How do you know the ‘good’ you’re doing?
So you’ve been seeing ‘good’ happen in the social enterprise you contribute to. When you speak to the staff, clients and consumers, you hear all kinds of positive comments about what an amazing place this is. You see people coming and going, and you see them changing. But how do you know what is changing for them? How are you going to speak the language that both government and investors will understand? What is the Social Return on Investment (SROI)?
There is a growing need for effective outcome measurement as investors and social programs are yearning to understand what kind of difference they’re making in the community.
Impact investors, government departments, social enterprises and policy makers are all interested in how services improve the social, economic and environmental well-being of the community and what these changes are worth to those who use them, to the rest of the community and to their bottom line.
How do you know what is changing?
Understanding what is changing as a result of a social enterprise requires consultation with those who experience the change, so that there is clarity on both what is important to them and what they experience. The measurement of the outcomes and the social return on investment of a social enterprise helps to track and communicate the evidence of this change.
Once there is evidence to support the outcomes of the social enterprise, SROI takes the next step to determine the impact of the operation on individuals and society.
Truly understanding the impact demands that we ask the questions ‘what would have happened anyway?’ and ‘who else contributed to this change?’. This creates a realistic picture of the changes generated by the social enterprise.
What is the value of the change?
Applying a monetary value to social and environmental changes is a relatively new concept but has changed the conversation around the worth of delivering or investing in programs that create intangible value. Until recently, the perceived value of these changes has been markedly subjective, based on any one person’s or organization’s internal value. As a result, resources have not been used in the most effective ways, individuals who use the service are not getting what they need the most, and programs that target marginalized issues may be neglected despite the impact and value that they create.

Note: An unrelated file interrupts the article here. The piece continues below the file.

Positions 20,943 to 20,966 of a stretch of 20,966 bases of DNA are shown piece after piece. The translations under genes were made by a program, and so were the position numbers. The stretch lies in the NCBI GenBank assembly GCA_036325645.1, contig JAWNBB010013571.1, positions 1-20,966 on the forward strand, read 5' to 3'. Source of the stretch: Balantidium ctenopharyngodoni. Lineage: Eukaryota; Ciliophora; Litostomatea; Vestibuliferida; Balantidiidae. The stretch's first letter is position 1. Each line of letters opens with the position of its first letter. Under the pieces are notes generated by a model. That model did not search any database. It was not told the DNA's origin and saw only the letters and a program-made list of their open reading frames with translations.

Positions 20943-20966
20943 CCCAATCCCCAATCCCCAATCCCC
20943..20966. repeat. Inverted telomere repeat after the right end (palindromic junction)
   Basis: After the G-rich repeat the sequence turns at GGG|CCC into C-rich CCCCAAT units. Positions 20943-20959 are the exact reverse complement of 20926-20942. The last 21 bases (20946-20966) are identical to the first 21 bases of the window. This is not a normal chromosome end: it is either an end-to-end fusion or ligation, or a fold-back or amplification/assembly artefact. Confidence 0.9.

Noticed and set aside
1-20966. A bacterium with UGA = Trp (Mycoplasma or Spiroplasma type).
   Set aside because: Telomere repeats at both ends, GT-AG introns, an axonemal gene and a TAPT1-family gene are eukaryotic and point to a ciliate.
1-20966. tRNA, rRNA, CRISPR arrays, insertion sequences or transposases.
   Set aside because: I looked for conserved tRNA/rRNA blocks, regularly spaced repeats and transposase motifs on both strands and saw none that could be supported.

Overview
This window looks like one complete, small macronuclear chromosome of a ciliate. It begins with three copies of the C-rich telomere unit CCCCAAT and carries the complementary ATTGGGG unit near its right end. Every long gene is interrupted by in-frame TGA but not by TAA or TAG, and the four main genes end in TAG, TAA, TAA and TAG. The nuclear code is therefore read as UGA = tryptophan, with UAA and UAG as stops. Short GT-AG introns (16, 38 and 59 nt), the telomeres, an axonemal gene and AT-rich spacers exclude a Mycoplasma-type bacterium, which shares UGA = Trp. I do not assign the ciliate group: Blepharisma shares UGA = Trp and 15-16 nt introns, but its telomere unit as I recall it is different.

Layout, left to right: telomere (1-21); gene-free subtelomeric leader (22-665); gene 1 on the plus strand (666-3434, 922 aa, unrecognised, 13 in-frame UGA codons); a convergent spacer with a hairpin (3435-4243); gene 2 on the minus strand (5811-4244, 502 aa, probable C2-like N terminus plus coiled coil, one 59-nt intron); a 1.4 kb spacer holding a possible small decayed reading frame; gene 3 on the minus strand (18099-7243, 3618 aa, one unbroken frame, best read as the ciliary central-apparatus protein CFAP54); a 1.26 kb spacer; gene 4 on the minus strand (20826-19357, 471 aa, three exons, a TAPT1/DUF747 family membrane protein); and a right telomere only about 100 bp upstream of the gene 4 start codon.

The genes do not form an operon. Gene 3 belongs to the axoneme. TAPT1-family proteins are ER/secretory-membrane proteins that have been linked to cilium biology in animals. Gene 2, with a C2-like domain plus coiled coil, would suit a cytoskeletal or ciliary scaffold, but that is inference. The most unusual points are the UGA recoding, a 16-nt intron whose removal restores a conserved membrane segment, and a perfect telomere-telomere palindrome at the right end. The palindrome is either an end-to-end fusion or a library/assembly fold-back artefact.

Understanding the value of change created helps to create a paradigm shift, where the ‘good’ that comes from a social enterprise is seen as a tangible difference that affects the participant, the organization, funders and the community.
What are the challenges?
The movement toward understanding the value of social ‘good’ does not come without bumps in the road. Some investors are cautious to begin the process of outcome measurement and valuation due to the resources and expertise required and the perceived lack of standardized indicators, metrics, valuations and reporting. Related, is the inconsistent use of language; output, outcome, measurement, metrics, SROI and value are all words that are commonly mistaken for one another, creating confusion and diluted meaning. For example, in a recent survey of non-profit organizations completed by SiMPACT Strategy Group, 100% stated that they report on outcomes, but only 44% said that they use outcome metrics. In order for standardization to increase, there needs to be increased demand and use of SROI.
There is a strong call for social measurement and valuation, and this will require a process of use, testing, validation and collaboration in an open and public forum.
What are the benefits?
Outcome evaluation frameworks and applying a value using SROI is becoming progressively more important as social programs become more sophisticated in their service delivery and there is an increased need to understand and to communicate the impact of this work. Investors and government departments are using the tool to demonstrate accountability and transparency in their decision making. Social programs are using the results to identify where the most value is being created, and are able to re-design programming based on their goals, mandates and most importantly, client needs. Social sectors are provided with the evidence that supports the argument that they are preventing further harm, and are targeting the ‘root causes’ of issues. Of significance to both non-profit organizations and to investors, is the increased ability to market the program with the intent to diversify and increase potential and future funding sources.
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More about Stephanie Robertson and SiMPACT
As the first accredited SROI practitioner in North America, Stephanie is a leading professional in the area of social impact management and measurement. She is well known for her effectiveness as a teacher and as a powerful communicator on how to create value through investment in community and society.